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Like Phoebus' fire, so sparkle * both her eyes;

As air perfum'd with amber is her breath; Like swelling waves, her lovely teats do rise; As earth her heart, cold, dateth me to death: Aye me, poor man, that on the earth do live, When unkind earth death and despair doth give!

In pomp sits mercy seated in her face;

Love 'twixt her breasts his trophies doth imprint;

Her eyes shine \ favour, courtesy, and grace; But touch her heart, ah, that is fram'd of flint! Therefore my harvest in the grass bears grain; The rock will wear, wash'd with a winter's rain.

SONNET.

Phillis kept sheep along the western plains,

And Coridon did feed his flocks hard by:
This shepherd was the flower of all the swains
That trac'd the downs of fruitful Thessaly,
And Phillis, that did far her flocks surpass
In silver hue, was thought a bonny lass.

A bonny lass, quaint in her country 'tire,
Was lovely Phillis, Coridon swore so;
Her locks, her looks, did set the swain on fire,
He left his lambs, and he began to woo;
He look'd, he sigh'd, he courted with a kiss,
No better could the silly swad J than this.

* sparkle] The 4to. " sparkles.
t shine] The 4to. "shines."
t swad] See note t p. 236.

He little knew to paint a tale of love,

Shepherds can fancy, but they cannot say:
Phillis 'gan smile, and wily thought to prove
What uncouth grief poor Coridon did pay;
She ask'd him how his flocks or he did fare.
Yet pensive thus his sighs did tell his care.

The shepherd blush'd when Phillis question'd so,
And swore by Pan it was not for his flocks ;*
Tis love, fair Phillis, breedeth all this woe,
My thoughts are trapt within thy lovely locks,
Thine eye hath pierc'd, thy face hath set on fire;
Fair Phillis kindleth Coridon's desire.

v

Can shepherds love? said Phillis to the swain;

Such saints as Phillis, Coridon replied;
Men when they lust can many fancies feign,
Said Phillis; this not Coridon denied,
That lust had lies, but love, quoth he, says truth,
Thy shepherd loves, then, Phillis, what ensu'th?

Phillis was won, she blush'd and hung the head;

The swain stept to, and cheer'd her with a kiss;
With faith, with troth, they struck the matter dead;
So used they when men thought not amiss:
This love begun and ended both in one;
Phillis was lov'd, and she lik'd Coridon.

* flocks] The 4to. "flock."

Vol. II.

K

242

FROM PANDOSTO, THE TRIUMPH OF TIME, (ED. 1694.•)

Dorastus in love-passion writes these few lines in praise of his loving and best-beloved Fawnia.

Ah, were she pitiful as she is fair,

Or but as mild as she is seeming so,
Then were my hopes greater than my despair,

Then all the world were heaven, nothing woe.
Ah, were her heart relenting as her hand,

That seems to melt even with the mildest touch, Then knew I where to seat me in a land,

Under wide heavens. but yet [there is] not such. So as she shews, she seems the budding rose,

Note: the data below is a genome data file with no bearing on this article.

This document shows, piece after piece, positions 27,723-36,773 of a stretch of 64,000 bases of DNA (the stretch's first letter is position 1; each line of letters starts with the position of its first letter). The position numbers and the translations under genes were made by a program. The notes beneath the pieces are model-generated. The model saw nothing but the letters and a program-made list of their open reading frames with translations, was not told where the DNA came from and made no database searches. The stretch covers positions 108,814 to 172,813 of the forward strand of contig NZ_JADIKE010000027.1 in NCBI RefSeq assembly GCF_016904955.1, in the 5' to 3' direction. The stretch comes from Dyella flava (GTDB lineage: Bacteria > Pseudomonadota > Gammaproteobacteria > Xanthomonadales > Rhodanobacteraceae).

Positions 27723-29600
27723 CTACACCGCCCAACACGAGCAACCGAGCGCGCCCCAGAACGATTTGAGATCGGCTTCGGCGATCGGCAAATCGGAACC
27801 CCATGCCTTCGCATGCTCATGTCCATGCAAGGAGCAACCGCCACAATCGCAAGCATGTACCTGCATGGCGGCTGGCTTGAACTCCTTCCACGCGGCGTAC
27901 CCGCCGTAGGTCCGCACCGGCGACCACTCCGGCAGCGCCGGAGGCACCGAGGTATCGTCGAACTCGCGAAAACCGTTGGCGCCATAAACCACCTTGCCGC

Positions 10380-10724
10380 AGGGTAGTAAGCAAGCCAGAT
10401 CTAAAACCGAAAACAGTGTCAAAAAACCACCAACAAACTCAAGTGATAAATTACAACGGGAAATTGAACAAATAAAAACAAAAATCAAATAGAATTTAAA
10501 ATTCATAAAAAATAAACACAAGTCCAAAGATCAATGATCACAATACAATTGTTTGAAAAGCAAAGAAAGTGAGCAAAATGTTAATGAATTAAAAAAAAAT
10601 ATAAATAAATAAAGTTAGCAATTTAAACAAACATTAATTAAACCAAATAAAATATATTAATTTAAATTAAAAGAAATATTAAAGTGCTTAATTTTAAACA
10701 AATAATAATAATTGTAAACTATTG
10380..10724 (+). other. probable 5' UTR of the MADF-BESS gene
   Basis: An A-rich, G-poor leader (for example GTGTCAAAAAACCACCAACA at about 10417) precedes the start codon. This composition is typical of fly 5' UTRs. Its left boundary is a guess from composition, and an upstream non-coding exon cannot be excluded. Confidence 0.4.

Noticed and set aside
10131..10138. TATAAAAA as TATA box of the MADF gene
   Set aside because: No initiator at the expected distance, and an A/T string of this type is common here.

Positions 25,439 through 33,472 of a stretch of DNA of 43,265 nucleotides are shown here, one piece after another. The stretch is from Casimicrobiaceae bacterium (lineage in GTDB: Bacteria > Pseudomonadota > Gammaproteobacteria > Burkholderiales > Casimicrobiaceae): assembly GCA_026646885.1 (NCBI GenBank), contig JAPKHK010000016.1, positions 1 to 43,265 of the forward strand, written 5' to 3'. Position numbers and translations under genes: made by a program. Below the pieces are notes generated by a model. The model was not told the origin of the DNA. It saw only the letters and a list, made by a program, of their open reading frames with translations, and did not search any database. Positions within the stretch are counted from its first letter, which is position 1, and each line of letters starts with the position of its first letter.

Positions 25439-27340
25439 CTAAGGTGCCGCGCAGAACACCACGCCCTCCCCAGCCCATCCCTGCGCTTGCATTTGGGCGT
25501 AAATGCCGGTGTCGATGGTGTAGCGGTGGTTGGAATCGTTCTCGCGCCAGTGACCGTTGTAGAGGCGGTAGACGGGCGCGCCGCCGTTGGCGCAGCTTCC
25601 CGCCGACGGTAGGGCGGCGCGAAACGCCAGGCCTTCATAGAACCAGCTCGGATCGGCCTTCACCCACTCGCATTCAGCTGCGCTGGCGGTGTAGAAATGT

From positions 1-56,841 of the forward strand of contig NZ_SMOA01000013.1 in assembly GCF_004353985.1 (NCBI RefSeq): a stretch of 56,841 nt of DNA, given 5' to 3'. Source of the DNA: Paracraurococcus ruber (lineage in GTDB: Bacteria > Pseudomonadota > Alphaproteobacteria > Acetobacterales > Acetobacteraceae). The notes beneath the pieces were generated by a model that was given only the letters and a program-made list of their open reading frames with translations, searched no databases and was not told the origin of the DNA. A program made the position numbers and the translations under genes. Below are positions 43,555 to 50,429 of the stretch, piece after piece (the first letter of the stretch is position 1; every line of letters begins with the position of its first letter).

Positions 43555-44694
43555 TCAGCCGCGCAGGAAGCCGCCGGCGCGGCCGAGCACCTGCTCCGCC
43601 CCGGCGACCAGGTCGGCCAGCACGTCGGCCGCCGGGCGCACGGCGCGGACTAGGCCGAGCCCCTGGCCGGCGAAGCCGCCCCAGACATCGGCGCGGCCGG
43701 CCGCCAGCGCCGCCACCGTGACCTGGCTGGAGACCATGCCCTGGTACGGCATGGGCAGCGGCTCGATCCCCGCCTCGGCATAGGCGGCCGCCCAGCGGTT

Yet sweeter far than is an earthly flower, Sovereign of beauty, like the spray she grows,

Compass'd she is with thorns and canker'd flower,f Yet were she willing to be pluck'd and worn, She would be gather'd, though she grew on thorn.

Ah, when she sings, all music else be still,

For none must be compared to her note; Ne'er breath'd such glee from Philomela's bill,

Nor from the morning-singer's swelling throat. Ah, when she riseth from her blissful bed,

She comforts all the world, as doth the sun,
And at her sight the night's foul vapour's fled;

When she is set, the gladsome day is done.
O glorious sun, imagine me the west,
Shine in my arms, and set thou in my breast!

* I find this " love-passion" on the back of the title of some of the latest editions of this tract, when it was put forth under the name of Dorastus and Fawnia: in none of the earlier editions have I ever met with it.

t flower] Qy. "power," or "stoure."

BELLARIA'S EPITAPH.

Here lies entomb'd Bellaria fair.
Falsely accus'd to be unchaste;

Clear'd by Apollo's sacred doom,
Yet slain by jealousy at last.

Whate'er thou be that passest by,

Curse him that caus'd this Queen to die.

FROM NEVER TOO LATE.

(ED. 1590.)

AN ODE.

Down the valley 'gan he track,
Bag and bottle at his back,
In a surcoat all of gray;
Such wear palmers on the way,
When with scrip and staff they see
Jesus' grave on Calvary.
A hat of straw, like a swain,
Shelter for the sun and rain,
With a scallop shell before;
Sandals on his feet he wore;
Legs were bare, arms unclad;
Such attire this Palmer had.
His face fair like Titan's shine;
Gray and buxom were his eyne,
Whereout dropt pearls of sorrow;
Such sweet tears love doth borrow,

When in outward dews she plains
Heart's distress that lovers pains;
Ruby lips, cherry cheeks;
Such rare mixture Venus seeks,
When to keep her damsels quiet
Beauty sets them down their diet.
Adon was not thought more fair:
Curled locks of amber hair,
Locks where love did sit and twine
Nets to snare the gazer's eyne.
Such a Palmer ne'er was seen,
'Less Love himself had palmer been.
Yet, for all he was so quaint,
Sorrow did his visage taint:
Midst the riches of his face,
Grief decypher'd high disgrace.
Every step strain'd a tear;
Sudden sighs shew'd his fear;
And yet his fear by his sight
Ended in a strange delight;
That his passions did approve,
Weeds and sorrow were for love.

THE PALMER'S ODE.

Old Menalcas, on a day,
As in field this shepherd lay,
Tuning of his oaten pipe,
Which he hit with many a stripe,
Said to Coridon that he
Once was young and full of glee.
Blithe and wanton was I then:
Such desires follow men.
As I lay and kept my sheep,
Came the God that hateth sleep,

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